You can’t keep two good bellmen down, so Marriott Content Studios is ready to put out a sequel. In it, the two bellmen (Hollywood stuntmen William Spencer and Caine Sinclair) make the journey to Dubai, where they’re immediately tasked with an adventurous journey to retrieve a missing USB stick from a vehicle, all the while using plenty of parkour-style tricks to their advantage.
The production is a follow-up to last year’s hit film, which managed to draw in a lot of attention on YouTube, and showed off the unique style that Marriott has been putting into its programming.
This time around, the studio is adding a bit of star power to the production, including local Dubai comedian Ali Al Sayed and actress Frida Pinto, who previously appeared in the Academy Award-winning Slumdog Millionaire.
Speaking with LoopNorth in an interview last year, Marriott’s Vice President of Global Creative and Content Marketing, David Beebe, explained how a special kind of connection to consumers can be special. “We do have a very intimate relationship with our customers – they sleep with us, after all,” he quipped.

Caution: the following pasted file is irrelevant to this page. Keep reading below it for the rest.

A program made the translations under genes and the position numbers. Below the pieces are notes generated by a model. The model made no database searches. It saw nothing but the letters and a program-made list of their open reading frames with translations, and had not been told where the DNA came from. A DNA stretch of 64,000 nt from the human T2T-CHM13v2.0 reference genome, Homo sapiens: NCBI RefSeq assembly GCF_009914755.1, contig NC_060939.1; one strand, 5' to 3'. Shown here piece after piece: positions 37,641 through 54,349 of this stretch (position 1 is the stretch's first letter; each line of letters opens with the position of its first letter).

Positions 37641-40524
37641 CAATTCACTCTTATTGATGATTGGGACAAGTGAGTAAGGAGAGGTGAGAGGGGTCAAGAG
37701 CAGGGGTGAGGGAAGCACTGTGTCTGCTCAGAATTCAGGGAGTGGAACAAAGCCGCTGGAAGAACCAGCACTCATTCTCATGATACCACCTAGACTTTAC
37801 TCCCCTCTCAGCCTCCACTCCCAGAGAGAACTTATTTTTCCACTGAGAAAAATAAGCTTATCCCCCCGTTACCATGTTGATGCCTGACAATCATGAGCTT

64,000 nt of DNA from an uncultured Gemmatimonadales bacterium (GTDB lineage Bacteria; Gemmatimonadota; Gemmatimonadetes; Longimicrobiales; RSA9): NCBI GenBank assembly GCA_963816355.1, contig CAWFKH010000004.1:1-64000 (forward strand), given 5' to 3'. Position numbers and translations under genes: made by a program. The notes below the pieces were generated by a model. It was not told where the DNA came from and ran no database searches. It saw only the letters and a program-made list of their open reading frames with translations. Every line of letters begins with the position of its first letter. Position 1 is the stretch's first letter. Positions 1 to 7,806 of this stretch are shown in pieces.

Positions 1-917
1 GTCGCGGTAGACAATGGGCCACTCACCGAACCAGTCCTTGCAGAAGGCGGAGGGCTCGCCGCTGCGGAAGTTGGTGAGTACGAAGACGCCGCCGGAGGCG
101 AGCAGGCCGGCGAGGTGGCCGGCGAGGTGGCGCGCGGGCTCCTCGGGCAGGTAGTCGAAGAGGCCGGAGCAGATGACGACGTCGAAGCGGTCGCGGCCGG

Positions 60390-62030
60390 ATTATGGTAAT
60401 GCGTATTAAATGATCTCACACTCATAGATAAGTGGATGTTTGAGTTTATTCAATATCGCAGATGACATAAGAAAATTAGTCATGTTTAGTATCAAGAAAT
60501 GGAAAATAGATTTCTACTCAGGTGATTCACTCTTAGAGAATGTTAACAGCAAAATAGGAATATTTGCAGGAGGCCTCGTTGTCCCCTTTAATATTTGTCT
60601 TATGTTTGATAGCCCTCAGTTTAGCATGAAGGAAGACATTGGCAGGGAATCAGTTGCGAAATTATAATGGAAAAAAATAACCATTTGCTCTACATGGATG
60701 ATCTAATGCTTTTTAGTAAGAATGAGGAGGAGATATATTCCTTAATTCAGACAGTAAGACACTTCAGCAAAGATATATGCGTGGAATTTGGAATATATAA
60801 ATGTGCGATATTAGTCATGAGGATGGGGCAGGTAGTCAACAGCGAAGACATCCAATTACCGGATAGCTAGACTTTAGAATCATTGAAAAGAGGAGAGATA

“I don’t think it matters what generation you’re from. You’re not engaging with traditional marketing messages. You have DVRs, you can skip over television spots. Technology is a great thing but it also enables everyone to be a creator, essentially. There are so many messages,” he explained when it came to the outreach of programming, including content like Two Bellmen and the romantic French Kiss.
Storytelling plays a key factor. “Stop interrupting them, what they’re actually interested in watching, and become what they’re interested in,” he added.
Even though the story still revolves around Marriott, that doesn’t mean the brand has to be the entire focus, according to Beebe. “Obviously, (the film is) going to be about travel and it’s going to involve a hotel but then it’s more about pulling the brand into that story. But not in the way that it’s like a typical product integration.”
Feedback for Two Bellmen proved that Marriott was on the right track. “People commenting, liking, sharing, saying, in the case of Two Bellmen, ‘I understood that was a 17-minute commercial, essentially, but I liked it. I watched it.'”